Kloskowski J.,Maria Curie Sklodowska University |
Kloskowski J.,University of Life Sciences in Poznan |
Tanneberger F.,University of Greifswald |
Marczakiewicz P.,Biebrza National Park |
And 2 more authors.
Ibis | Year: 2015
To identify optimal habitat for the Aquatic Warbler Acrocephalus paludicola, a flagship species of fen mires, we related numbers of singing males to habitat variables in all core breeding sites in eastern Poland. The density of male Aquatic Warblers increased with increasing ground cover by water and mosses and litter layer height, and was highest where vegetation was 60-90 cm tall. Male densities also increased with the biomass of arthropods > 10 mm length, estimated by sweep netting, and with the abundance of spiders, estimated by pan trapping. We suggest that habitat management should take into account species-specific morphological adaptations, nest safety and arthropod productivity. Prevention of vegetation succession is a conservation priority for open fen mires. However, modern management practices to achieve this, especially mowing using tracked vehicles, should be evaluated and optimized to ensure that such practices do not adversely affect the long-term development of moss cover and litter structure. © 2015 British Ornithologists' Union.
Kotowski W.,University of Warsaw |
Jablonska E.,University of Warsaw |
Bartoszuk H.,Biebrza National Park
Biological Conservation | Year: 2013
Cessation of traditional mowing management has been the main threat to fen biodiversity for many decades; shrubs and trees expand and target plant and animal species decline. In Biebrza National Park (BNP), the EU's largest conservation area of alkaline fens, abandonment has affected more than 300km2. To combat unwanted succession, tracked mowers were developed based on snow grooming vehicles and are increasingly used in BNP and some other European fens. While effects on bird populations seemed promising, the impact on botanical diversity remained yet unknown. We assessed the effects of this management on vegetation by comparing 12 pairs of mown and unmown plots (percentage cover recorded from 4m2 for all species and 25m2 for rare species) spread over several km2. We found that tracked vehicles suppressed some species, which are likely to facilitate others by providing shelters above groundwater level (hummock mosses, tussock sedges and shrubs) and enhanced species with effective clonal spread and high specific leaf area. An even stronger increase was observed in forbs, which share effective clonal spread and flood tolerance (high Ellenberg F value). Analysis of functional diversity indices based on all measured traits showed a decrease of functional divergence due to mowing (indicating convergence of traits) and no response of functional richness, evenness and functional dispersion. Mowing has also decreased the number of rare species. We associate these changes with the reduction of micro-topography by caterpillar tracks. Tracked mowers should therefore be avoided in those fens, in which microtopography contributes to unique botanical diversity. © 2013 Elsevier Ltd.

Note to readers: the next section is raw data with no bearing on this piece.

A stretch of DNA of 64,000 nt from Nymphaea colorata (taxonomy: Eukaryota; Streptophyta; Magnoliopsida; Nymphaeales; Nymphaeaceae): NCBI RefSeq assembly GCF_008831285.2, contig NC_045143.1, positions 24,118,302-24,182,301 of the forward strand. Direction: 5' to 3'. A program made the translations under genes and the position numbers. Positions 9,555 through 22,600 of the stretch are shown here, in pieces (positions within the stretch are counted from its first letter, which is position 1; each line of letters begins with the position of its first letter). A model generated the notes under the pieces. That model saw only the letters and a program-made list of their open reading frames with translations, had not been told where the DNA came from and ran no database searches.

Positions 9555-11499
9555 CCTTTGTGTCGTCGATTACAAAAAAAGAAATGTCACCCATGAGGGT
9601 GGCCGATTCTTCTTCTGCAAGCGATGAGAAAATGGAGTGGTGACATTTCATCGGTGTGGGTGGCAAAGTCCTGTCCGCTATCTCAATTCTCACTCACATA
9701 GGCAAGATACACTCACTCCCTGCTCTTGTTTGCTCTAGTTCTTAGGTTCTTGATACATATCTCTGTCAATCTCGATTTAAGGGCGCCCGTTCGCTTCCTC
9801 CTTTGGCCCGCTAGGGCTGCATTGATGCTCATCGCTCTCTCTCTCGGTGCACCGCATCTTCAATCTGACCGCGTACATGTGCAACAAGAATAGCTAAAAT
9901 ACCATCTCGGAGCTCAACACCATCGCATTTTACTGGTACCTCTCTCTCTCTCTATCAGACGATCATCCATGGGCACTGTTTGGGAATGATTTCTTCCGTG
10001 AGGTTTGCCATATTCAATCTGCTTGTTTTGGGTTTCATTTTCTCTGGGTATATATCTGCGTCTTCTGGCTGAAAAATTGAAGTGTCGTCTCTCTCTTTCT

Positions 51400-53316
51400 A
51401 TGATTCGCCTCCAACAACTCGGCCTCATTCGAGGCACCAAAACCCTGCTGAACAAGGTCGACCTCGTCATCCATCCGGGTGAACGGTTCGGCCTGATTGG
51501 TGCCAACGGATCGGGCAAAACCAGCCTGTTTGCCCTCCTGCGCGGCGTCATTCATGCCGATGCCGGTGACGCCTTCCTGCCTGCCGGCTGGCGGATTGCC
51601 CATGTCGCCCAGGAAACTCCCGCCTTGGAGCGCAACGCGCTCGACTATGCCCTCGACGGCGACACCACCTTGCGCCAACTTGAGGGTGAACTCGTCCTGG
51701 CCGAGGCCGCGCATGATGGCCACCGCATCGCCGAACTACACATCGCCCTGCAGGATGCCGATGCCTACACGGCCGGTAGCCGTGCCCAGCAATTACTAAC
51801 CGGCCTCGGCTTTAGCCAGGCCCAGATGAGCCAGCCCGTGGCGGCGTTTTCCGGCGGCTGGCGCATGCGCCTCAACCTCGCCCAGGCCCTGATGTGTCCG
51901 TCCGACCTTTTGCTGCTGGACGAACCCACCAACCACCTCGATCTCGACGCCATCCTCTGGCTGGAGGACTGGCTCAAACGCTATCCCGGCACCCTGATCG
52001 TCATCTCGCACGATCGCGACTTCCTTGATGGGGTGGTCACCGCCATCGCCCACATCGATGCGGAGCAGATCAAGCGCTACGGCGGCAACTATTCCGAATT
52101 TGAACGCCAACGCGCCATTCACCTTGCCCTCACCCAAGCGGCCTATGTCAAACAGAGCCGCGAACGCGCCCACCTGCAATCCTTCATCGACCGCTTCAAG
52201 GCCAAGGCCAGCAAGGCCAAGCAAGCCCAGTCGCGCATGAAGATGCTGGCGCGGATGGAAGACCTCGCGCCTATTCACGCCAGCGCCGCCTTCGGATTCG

Grzywaczewski G.,Lublin University of Life Sciences |
Osiejuk T.S.,Adam Mickiewicz University |
Cios S.,Lublin University of Life Sciences |
Marczakiewicz P.,Biebrza National Park
Annales Zoologici Fennici | Year: 2014
We investigated the microhabitat characteristics of song posts used by males of the aquatic warbler in Biebrza National Park (Poland). On average, song posts were located at a height of 94 cm and 32 cm from the top of the plant. Males preferred singing from living plants in habitat patches with tall vegetation and a low water level. The only factor significantly affecting the place chosen for singing was vegetation height, and males sang from a higher location as vegetation height increased. Where only lower vegetation was available, males used relatively higher places for singing in comparison with the total plant height. These observations support the hypothesis predicting the optimization of song post height. © Finnish Zoological and Botanical Publishing Board 2014.
Krzysztofiak L.,Wigry National Park |
Krzysztofiak A.,Wigry National Park |
Frackiel K.,Biebrza National Park |
Biala A.,University of Gdansk |
And 2 more authors.
European Journal of Entomology | Year: 2010
This is the first study of the morphological and molecular variation in two peripheral populations of the butterfly Jutta Arctic, Oeneis jutta, a glacial relict species endangered by the fragmentation of its habitat in Poland. An analysis of the morphological characteristics indicates that both Polish populations are similar but differ significantly in some characteristics. Levels of genetic variation were assessed using mitochondrial cytochrome oxidase subunit I (COI) and NADH dehydrogenase subunit 5 (ND5) gene fragments together with a segment of the mtDNA control region (CR) and a nuclear elongation factor-1α (EF-1α) gene sequence. In addition, the pattern of molecular variation in specimens from eastern and northern Europe was examined. Interestingly, the analysis of variation in a 932-bp sequence of the nuclear EF-1α gene in representatives of the populations studied revealed a relatively higher level of diversity than that of mitochondrial genes. There was evidence of divergence between the peripheral populations and lack of gene flow between them. The two closely situated populations had a high ΦST value (0.69), which clearly indicates their isolation. These populations appear to be demographically independent breeding units, with distinctive allele frequencies and consequently should be recognized as separate units for management and conservation. The preliminary results are in accord with an a priori subdivision based on collection areas and suggest that habitat fragmentation has affected the genetic diversity and structure of these populations. © 2003 Institute of Entomology.